fighting spam and scams on the Internet
"419" Scam – Advance Fee / Fake Lottery Scam
The so-called "419" scam is a type of fraud dominated by criminals from Nigeria and other countries in Africa. Victims of the scam are promised a large amount of money, such as a lottery prize, inheritance, money sitting in some bank account, etc.
Victims never receive this non-existent fortune but are tricked into sending their money to the criminals, who remain anonymous. They hide their real identity and location by using fake names and fake postal addresses as well as communicating via anonymous free email accounts and mobile phones.
Keep in mind that scammers DO NOT use their real names when defrauding people.
The criminals either abuse names of real people or companies or invent names or addresses.
Any real people or companies mentioned below have NO CONNECTION to the scammers!
Read more about such scams here or in our 419 FAQ. Use the Scam-O-Matic to verify suspect emails.
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Some comments by the Scam-O-Matic about the following email:
- An email address listed inside this email has been used in a known fraud before.
- This email uses a separate reply address that is different from the sender address. Spammers use this to get replies even when the original spam sending accounts have been shut down. Also, sometimes the sender addresses are legitimate looking but fake and only the reply address is actually an email account controlled by the scammers.
- This email message is a next of kin scam.
- This email lists mobile phone numbers. Use of such numbers is typical for scams because they allow criminals to conceal their true location. They can receive calls in an Internet cafe from where they send you emails, while pretending to be in some office.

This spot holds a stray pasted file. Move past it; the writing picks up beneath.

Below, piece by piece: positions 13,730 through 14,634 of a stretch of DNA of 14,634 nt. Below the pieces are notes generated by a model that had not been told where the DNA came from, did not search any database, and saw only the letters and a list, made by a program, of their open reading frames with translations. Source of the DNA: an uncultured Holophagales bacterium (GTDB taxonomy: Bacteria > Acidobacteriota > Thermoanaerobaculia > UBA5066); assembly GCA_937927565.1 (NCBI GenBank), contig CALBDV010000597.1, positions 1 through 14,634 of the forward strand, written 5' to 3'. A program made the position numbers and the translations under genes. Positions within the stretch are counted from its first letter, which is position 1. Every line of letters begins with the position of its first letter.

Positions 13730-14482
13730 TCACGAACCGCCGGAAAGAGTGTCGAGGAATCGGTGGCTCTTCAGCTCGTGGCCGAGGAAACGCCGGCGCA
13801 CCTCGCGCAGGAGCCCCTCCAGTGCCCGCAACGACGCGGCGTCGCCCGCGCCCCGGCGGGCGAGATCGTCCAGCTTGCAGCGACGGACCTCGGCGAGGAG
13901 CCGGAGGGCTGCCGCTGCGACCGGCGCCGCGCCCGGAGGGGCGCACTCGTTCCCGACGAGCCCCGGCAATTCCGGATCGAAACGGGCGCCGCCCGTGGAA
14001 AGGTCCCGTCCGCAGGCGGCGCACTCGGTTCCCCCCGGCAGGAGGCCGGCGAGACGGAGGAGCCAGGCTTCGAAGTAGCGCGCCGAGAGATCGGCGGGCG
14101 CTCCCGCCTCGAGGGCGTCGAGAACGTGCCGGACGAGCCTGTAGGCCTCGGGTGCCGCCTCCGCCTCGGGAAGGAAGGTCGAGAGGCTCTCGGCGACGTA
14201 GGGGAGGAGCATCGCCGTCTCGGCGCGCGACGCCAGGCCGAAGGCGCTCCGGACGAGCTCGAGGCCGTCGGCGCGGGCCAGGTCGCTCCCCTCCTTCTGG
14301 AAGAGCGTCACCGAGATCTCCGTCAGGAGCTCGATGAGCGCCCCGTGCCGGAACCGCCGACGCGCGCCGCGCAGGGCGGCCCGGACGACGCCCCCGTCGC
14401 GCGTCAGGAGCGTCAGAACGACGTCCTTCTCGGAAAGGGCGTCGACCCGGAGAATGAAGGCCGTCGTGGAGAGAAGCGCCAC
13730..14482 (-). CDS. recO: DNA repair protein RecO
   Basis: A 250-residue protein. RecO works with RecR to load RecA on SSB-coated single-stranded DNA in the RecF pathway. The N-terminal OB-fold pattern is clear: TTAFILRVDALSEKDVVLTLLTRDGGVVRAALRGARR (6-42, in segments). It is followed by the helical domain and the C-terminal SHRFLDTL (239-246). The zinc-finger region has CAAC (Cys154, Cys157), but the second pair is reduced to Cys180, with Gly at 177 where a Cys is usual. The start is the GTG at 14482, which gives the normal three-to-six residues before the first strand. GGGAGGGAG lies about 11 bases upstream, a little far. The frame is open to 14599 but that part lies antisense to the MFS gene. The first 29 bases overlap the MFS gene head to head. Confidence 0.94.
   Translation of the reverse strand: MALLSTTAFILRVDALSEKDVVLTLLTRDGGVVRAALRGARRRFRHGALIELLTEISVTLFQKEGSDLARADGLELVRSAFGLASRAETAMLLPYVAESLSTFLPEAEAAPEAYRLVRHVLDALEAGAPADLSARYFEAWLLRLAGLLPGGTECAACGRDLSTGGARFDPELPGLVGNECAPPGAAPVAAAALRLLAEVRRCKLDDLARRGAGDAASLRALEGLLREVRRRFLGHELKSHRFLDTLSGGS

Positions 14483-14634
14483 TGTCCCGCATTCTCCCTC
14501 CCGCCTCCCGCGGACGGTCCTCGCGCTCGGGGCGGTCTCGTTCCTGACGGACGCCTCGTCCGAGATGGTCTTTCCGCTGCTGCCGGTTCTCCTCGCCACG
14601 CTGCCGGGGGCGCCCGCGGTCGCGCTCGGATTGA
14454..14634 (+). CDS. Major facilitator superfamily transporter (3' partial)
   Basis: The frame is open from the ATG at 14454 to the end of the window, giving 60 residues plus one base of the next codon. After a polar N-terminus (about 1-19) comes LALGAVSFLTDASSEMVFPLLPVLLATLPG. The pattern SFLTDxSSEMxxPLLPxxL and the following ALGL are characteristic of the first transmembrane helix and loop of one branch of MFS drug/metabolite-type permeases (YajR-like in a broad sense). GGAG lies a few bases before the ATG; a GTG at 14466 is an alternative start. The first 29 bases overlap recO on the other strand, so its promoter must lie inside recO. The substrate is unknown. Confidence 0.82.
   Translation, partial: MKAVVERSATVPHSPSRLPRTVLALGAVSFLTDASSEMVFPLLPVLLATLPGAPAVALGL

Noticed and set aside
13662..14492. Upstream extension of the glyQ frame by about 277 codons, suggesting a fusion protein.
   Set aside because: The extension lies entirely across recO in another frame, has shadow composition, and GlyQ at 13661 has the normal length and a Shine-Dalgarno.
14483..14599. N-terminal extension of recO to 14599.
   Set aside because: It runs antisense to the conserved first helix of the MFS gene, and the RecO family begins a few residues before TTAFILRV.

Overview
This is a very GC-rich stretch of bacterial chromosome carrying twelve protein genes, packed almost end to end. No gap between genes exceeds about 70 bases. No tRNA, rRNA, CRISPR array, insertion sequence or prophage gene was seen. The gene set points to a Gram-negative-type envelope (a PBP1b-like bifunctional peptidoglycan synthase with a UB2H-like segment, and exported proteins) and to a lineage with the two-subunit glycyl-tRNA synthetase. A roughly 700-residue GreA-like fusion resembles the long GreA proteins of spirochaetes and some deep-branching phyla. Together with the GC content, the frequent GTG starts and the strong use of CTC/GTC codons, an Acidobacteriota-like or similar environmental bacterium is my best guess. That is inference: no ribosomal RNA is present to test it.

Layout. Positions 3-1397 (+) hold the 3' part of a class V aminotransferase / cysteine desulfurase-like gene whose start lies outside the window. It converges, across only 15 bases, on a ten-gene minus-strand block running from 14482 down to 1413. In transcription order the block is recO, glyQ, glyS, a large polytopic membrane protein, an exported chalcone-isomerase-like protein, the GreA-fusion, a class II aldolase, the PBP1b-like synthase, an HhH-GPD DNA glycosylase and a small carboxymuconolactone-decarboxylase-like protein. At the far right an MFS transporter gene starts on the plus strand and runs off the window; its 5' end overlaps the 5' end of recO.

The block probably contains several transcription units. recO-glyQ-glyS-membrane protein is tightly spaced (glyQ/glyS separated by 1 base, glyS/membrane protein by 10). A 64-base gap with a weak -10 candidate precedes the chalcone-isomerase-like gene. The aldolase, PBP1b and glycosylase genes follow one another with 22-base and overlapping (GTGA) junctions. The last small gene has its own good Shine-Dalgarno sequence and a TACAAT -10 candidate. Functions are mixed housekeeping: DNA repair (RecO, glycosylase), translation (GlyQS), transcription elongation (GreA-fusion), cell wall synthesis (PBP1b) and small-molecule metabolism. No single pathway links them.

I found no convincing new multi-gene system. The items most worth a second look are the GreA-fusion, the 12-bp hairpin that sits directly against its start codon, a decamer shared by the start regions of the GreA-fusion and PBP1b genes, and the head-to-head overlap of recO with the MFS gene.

- This email lists free webmail addresses. Use of such addresses is typical for scams. Lotteries, banks and any but the smallest of companies do not normally use such addresses. Criminals use them to anonymously send and receive email at Internet cafes.
- firstname.lastname@example.org (Webmail, South Africa; can be used from anywhere worldwide)
- please kindly respond via these optioned emails-: email@example.com firstname.lastname@example.org best regards. mr. philip (Webmail; can be used from anywhere worldwide)
Fraud email example:
From: BAYPORT FINANCE <email@example.com>
Date: Fri, 26 Nov 2021 15:19:15 +0200
I am Mr. Philip Gambah, a lawyer by profession in South Africa ,I have
a mutual business proposal for you and me . I have a client who died
of Covid. My proposition to you is to seek your consent to present you
as the Next of kin to my deceased client and beneficiary so that the
proceeds of this account valued at US$5.5million can be paid into your
account, so we can share the amount on a mutually agreed percentage of
50% for me 50% for you.
All legal documents to back up your claim as the deceased Next of Kin
will be provided by me if interested Kindly respond with your Name,
Private Phone Number, Nationality & Age
Please kindly respond via these optioned emails-:
Mr. Philip Gambah
Tel/Watsap:+27 73 476 9579